8 Replies

Hey BP I have a serious question. Is it possible to be a real estate agent and do wholesaling/flipping homes and rent out properties on the side. I know with having your license you would have to give your broker a share of your commission on deals and the other examples you don't need a license to do but I was just wondering is it possible to do other things on the side or is it any type of laws that stop you from doing those things when your are considered a license agent... I'm considering taking real estate classes for my license but I want to wholesale and flip homes and rent them out also. Help needed..

I would recommend you look up your state laws. Each state has a gray area regarding wholesaling and being an agent. Some states it helps some they frown on it. For me it has helped me tremendously but there are some states where it may not be a good idea. May be easiest to lookup another wholesaler in Florida area that has been around for a while and ask them. Best of luck

@Jonathan Jackson Many licensed agents also do investing and flipping. There is nothing stopping a licensed person from flipping houses or investing in rental properties. 

@Derrick Friga thanks..quick question would wholesaling be the same as investing because I wanted to wholesale properties also

@Jonathan Jackson From my experience, the term "investing" is thrown around quite loosely. Wholesaling is considered a form of investing. Many wholesalers do invest time and capital into finding a deal and making that deal happen, so yes, it is a form of investing in my opinion. Are you looking to get properties under contract and assign them? Are you intending to close and resell? There is a little bit of a gray area as an agent with wholesaling. You don't want to create any conflict of interest of violate any of your duties a licensed agent.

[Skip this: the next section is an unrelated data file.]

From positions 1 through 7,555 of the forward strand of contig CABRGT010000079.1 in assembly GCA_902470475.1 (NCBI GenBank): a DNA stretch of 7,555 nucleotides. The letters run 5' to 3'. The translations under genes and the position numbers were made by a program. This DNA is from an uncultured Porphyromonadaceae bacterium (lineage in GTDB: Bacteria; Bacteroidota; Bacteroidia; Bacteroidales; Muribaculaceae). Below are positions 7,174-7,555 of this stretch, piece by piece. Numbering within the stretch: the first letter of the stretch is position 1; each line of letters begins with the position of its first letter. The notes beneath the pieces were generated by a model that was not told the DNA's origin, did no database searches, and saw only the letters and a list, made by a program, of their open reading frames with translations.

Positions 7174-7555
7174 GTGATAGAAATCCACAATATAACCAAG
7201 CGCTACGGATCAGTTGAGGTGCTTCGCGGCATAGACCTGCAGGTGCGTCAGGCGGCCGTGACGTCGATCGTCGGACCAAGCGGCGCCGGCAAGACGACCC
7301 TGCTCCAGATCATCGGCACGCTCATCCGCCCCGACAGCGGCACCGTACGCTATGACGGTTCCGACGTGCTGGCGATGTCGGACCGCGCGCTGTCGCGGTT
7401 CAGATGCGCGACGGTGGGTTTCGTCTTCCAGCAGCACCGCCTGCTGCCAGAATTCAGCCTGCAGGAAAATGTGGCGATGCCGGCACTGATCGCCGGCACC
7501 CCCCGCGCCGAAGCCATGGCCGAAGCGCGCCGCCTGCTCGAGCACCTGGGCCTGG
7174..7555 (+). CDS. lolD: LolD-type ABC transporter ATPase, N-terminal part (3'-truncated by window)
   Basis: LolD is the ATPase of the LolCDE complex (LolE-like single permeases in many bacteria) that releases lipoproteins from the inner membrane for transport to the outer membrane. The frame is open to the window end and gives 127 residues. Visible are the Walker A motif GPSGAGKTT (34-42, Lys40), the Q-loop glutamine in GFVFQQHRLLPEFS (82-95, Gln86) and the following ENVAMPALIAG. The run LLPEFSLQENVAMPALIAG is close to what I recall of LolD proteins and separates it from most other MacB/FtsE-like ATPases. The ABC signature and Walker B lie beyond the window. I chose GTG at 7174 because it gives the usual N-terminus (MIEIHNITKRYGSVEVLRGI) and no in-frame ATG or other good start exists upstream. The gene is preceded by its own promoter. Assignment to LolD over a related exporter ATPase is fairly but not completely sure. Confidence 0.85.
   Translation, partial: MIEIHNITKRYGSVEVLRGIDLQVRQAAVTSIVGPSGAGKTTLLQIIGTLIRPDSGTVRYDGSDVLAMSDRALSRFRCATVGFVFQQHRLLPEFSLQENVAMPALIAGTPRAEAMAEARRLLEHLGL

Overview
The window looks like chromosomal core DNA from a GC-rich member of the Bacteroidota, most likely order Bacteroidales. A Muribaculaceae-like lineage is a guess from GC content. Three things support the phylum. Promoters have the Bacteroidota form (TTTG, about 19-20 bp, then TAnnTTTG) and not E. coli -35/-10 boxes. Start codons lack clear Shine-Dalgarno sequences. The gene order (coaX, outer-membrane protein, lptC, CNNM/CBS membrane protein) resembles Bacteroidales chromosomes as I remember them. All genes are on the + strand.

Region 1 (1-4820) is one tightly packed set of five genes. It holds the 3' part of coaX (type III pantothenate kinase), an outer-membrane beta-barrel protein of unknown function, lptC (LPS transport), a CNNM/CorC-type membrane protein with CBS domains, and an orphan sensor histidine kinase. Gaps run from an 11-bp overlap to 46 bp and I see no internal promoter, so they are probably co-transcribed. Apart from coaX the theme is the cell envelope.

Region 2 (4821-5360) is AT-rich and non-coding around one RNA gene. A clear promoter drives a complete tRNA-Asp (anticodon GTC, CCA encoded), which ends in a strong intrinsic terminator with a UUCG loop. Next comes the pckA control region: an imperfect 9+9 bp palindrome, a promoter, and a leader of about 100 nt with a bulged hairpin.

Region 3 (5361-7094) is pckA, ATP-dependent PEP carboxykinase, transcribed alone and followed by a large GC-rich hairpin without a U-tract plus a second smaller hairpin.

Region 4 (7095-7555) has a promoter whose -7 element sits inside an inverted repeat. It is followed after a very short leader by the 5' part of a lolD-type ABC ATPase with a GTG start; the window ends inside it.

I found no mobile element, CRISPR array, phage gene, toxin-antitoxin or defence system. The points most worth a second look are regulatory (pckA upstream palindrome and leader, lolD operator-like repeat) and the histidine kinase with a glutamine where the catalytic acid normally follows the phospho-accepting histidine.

@Derrick Friga At this present moment I plan to get properties under contract and assign them. I was just wondering if I could do that type of work on the side not involving the broker I would be working for..

Probably not easily.  In the state of SC at least, you must disclose if you are licensed.

You can do it.  I personally like the overall strategy because real estate becomes both my day job and my side gig.

Look at it this way: 

If you're acting as a traditional agent, you are connecting buyers and sellers of RETAIL properties. (Caveat - you're working for them). 

If you're acting as a wholesaler, you are connecting buyers and sellers of DISTRESSED properties. (Caveat - you're working in-between them).

The mechanics of the deals are very similar, closings are similar, with a wholesale usually being a double-close. 

You can do your own property management for buy-and-holds.  You can list your own flips.  You can sell retail properties for someone else.  You have all of the possibilities open to you. 

Drive for dollars, door knock, send out yellow letters. Either a property is distressed or retail. Put 'em in the right bucket and work it.

Obviously, all of this depends on brokerage and the bounds of the law, but it is a sound strategy.

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